Public forums for political candidates can provide some elucidating moments. Take yesterday’s Windsor Gardens event with House District 6 rivals: incumbent Democrat Rep. Lois Court and Republican challenger Joshua Sharf. Joshua recounts some of the event on his blog:
…what struck me most was my opponent’s claim that she votes how her constituents would vote on a given issue. In fact, her priorities seem to be far more arcane and abstruse than the concerns I’ve heard people talking about, and had she held more than three town hall meetings in the last two years, Rep. Court might have known that. When I knock on people’s doors, we talk about the budget, the economy, jobs, and education. Rep. Court’s priorities are public financing of campaigns.
Why public financing of campaigns? Well, watch this 90-second clip from the forum where Rep. Court provided an eye-opening remark:
For those of you who might have missed the key phrase while it went by, she said: “…unfortunately it is a First Amendment right for political free speech, for anyone to say anything about anybody, and to spend any amount of money…” Unfortunately, eh? Occasional abuses of the freedoms we are given might be unfortunate, but it certainly isn’t unfortunate that the First Amendment right to political free speech exists.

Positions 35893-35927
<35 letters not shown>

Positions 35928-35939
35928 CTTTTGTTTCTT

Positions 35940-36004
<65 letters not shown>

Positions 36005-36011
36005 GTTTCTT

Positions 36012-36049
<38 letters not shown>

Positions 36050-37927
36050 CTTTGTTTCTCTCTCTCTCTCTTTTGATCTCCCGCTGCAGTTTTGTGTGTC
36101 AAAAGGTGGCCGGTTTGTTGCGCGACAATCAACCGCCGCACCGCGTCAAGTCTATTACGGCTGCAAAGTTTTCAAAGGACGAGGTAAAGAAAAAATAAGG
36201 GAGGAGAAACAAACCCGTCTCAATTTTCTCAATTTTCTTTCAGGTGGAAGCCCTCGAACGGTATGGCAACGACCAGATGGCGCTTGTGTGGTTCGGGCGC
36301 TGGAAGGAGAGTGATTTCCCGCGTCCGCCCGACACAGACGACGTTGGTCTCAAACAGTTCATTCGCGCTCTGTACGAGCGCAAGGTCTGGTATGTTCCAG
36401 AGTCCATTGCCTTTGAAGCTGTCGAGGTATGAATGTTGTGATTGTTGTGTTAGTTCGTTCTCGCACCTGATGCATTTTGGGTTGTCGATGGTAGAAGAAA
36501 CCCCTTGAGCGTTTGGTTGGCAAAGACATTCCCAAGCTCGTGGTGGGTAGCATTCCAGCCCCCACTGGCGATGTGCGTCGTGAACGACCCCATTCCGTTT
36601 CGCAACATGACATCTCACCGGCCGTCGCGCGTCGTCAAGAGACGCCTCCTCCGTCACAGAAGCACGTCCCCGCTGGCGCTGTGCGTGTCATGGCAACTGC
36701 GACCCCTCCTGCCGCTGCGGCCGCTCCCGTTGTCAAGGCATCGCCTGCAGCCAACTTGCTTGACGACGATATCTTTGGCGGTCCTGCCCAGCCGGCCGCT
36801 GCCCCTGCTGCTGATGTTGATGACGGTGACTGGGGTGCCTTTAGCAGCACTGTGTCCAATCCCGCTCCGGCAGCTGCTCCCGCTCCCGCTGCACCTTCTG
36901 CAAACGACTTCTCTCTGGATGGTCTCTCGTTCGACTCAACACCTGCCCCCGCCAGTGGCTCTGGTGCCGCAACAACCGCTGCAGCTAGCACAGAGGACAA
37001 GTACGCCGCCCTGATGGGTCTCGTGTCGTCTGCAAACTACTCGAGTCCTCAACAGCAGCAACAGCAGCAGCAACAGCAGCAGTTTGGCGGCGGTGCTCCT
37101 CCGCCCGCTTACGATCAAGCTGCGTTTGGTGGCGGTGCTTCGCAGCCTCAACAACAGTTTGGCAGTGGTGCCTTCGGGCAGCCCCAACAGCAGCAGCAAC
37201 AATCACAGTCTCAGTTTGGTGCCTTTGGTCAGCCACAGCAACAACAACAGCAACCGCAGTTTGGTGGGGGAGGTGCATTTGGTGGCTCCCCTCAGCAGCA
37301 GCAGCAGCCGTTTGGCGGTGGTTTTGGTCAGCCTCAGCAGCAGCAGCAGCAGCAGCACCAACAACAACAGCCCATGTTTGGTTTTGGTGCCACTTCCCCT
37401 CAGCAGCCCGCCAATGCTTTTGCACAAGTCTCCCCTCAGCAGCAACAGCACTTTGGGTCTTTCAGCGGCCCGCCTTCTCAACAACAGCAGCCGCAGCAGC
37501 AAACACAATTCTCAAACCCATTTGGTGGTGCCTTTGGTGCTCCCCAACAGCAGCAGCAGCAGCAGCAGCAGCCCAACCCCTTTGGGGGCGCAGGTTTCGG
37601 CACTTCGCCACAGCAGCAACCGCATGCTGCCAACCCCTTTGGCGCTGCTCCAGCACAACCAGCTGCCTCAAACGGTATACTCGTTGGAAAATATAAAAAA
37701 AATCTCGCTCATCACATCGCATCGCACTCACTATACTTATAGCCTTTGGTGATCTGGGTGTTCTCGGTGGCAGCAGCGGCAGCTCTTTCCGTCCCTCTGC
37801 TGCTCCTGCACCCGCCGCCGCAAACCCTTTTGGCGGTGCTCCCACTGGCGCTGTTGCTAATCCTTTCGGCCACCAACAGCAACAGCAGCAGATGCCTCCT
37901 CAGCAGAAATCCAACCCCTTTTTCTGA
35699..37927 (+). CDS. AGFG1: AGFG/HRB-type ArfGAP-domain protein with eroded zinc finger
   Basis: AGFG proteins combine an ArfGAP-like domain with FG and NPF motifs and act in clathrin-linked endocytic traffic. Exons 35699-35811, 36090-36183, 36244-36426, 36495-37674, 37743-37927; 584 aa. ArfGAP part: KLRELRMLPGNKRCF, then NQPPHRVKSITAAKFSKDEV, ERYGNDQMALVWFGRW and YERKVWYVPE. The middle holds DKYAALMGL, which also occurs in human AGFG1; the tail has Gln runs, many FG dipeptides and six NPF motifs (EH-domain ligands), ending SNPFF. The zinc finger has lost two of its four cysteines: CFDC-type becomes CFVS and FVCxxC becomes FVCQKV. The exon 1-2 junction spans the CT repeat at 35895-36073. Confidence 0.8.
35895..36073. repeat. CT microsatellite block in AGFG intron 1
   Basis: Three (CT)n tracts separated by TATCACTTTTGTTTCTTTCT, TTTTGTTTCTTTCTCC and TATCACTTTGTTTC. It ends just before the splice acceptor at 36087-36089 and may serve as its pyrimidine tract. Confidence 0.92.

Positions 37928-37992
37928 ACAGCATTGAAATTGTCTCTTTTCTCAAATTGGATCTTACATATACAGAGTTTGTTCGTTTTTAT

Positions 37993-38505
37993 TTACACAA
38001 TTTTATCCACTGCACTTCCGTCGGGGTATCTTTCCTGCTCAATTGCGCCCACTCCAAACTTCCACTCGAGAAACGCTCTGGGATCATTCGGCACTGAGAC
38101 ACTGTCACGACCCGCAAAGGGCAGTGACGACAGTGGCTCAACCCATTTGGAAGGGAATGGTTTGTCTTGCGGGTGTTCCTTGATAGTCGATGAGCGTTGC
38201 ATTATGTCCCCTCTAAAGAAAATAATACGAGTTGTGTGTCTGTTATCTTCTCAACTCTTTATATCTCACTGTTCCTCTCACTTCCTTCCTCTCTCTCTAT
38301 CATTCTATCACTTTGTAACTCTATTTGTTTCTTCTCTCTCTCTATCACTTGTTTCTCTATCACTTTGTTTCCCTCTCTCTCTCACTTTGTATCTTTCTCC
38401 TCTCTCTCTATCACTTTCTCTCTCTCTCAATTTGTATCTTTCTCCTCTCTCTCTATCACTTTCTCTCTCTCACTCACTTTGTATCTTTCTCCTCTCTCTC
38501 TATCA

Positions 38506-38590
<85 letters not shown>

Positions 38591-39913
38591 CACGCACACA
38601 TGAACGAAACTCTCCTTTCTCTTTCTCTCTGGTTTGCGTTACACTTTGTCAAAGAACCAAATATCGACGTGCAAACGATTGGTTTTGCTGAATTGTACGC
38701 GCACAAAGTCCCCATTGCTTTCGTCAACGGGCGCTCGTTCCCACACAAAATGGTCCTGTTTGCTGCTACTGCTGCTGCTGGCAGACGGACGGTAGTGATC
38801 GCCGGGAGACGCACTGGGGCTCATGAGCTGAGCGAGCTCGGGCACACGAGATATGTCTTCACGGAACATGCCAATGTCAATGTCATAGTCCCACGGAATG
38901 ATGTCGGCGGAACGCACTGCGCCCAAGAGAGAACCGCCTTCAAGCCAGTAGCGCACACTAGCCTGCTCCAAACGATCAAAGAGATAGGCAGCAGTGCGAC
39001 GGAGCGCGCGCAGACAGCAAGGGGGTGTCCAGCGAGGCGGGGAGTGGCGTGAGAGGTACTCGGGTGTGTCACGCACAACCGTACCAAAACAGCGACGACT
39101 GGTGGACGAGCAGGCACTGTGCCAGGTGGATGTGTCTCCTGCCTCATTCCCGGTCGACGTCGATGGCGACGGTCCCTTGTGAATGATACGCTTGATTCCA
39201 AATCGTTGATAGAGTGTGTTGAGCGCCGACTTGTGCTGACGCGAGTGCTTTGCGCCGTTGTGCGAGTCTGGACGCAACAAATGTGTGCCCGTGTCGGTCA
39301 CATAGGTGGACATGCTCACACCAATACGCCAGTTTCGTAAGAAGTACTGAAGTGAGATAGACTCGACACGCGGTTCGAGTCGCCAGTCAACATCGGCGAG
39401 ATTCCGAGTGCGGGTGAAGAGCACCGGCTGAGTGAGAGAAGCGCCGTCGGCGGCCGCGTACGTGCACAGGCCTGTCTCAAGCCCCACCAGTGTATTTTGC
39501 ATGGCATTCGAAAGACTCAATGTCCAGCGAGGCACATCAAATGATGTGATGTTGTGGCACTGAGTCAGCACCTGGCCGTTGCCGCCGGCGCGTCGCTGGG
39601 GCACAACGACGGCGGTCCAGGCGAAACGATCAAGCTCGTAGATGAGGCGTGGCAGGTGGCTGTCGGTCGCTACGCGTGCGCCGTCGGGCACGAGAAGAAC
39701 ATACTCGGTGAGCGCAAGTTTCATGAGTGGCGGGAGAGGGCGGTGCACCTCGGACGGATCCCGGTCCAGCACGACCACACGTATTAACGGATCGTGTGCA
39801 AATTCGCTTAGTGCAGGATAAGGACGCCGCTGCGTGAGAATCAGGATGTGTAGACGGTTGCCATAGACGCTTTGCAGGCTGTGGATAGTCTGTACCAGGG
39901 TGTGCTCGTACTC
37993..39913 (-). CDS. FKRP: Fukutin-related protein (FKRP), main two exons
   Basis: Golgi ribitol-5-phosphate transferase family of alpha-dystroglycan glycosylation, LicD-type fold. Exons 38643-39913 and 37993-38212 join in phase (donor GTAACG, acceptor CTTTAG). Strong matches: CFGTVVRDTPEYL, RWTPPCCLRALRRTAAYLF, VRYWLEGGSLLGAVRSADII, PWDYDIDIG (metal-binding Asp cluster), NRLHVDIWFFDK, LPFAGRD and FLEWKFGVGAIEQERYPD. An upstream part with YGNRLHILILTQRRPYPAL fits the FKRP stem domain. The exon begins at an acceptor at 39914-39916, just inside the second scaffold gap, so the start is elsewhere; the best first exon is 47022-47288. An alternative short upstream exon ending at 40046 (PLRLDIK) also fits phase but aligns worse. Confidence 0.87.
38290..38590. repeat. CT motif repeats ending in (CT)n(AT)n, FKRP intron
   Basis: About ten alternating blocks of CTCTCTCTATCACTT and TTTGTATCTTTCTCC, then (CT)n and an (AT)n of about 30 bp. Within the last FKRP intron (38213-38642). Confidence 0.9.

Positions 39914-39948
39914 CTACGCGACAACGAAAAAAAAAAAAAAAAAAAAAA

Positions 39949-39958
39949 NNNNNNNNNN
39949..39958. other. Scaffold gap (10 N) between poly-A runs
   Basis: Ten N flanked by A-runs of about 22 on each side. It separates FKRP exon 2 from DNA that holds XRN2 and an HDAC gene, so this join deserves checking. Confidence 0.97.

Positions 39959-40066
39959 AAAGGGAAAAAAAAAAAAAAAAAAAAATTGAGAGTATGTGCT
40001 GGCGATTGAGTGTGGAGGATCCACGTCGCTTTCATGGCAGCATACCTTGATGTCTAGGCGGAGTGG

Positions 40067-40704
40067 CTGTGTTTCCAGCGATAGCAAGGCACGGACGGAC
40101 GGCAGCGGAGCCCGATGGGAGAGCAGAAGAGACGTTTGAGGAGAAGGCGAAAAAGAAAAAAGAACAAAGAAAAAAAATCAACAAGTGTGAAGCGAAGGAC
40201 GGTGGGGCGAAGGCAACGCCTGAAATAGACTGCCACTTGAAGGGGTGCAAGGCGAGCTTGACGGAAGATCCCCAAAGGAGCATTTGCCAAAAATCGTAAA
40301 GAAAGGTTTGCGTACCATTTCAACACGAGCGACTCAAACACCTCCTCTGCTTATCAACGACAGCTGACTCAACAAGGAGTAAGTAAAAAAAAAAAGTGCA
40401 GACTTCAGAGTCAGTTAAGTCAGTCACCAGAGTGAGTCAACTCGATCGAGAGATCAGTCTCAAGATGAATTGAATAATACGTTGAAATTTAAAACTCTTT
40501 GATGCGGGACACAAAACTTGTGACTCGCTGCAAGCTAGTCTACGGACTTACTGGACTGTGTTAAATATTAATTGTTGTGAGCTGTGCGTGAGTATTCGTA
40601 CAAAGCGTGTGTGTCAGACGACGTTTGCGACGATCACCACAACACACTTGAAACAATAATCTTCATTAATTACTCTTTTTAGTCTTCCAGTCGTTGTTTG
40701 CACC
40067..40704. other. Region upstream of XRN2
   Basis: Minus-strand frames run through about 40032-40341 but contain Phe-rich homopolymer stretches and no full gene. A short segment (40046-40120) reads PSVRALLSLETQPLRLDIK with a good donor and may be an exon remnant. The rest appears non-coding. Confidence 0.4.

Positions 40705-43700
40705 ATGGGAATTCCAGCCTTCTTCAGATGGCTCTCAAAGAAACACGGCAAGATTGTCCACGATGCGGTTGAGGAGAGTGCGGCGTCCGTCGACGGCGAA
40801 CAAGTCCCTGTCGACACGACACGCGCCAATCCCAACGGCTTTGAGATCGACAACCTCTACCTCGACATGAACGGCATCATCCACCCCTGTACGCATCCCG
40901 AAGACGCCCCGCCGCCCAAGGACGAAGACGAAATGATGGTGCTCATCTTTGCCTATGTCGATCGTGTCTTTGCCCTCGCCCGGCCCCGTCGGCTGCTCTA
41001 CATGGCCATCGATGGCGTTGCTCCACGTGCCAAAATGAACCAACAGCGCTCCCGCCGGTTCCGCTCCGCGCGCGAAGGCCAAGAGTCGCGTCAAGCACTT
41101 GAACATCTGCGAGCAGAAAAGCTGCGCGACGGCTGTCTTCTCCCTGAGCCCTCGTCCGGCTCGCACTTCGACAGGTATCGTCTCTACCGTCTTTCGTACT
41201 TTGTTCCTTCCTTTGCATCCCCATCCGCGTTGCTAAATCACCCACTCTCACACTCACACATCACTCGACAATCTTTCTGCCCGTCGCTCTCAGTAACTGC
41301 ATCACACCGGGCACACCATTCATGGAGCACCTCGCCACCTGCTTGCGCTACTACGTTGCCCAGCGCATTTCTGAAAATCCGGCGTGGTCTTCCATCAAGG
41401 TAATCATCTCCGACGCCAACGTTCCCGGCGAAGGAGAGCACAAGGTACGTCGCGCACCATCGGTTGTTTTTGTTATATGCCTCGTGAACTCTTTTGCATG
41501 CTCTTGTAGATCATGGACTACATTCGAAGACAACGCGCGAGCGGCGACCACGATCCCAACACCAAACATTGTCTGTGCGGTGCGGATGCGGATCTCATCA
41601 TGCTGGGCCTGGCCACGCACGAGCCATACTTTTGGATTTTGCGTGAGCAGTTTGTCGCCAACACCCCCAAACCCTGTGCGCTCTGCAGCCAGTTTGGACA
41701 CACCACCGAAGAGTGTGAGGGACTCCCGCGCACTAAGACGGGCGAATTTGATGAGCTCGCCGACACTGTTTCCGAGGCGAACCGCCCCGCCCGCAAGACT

Rep. Court went on to express her disappointment with the recent U.S. Supreme Court decision Citizens United v FEC. A good place for her to start catching up would be to read Eugene Volokh’s thoughtful analysis of another key First Amendment campaign finance case Buckley v Valejo.
Meanwhile, given how out of touch with her constituents Rep. Court once again has shown herself to be, the small odds of an upset Sharf victory begin to rise. (It grows even more likely if you exercise your political free speech rights on his behalf.) Heck, this year on November 2, almost anything can happen. And a few unexpected ones will.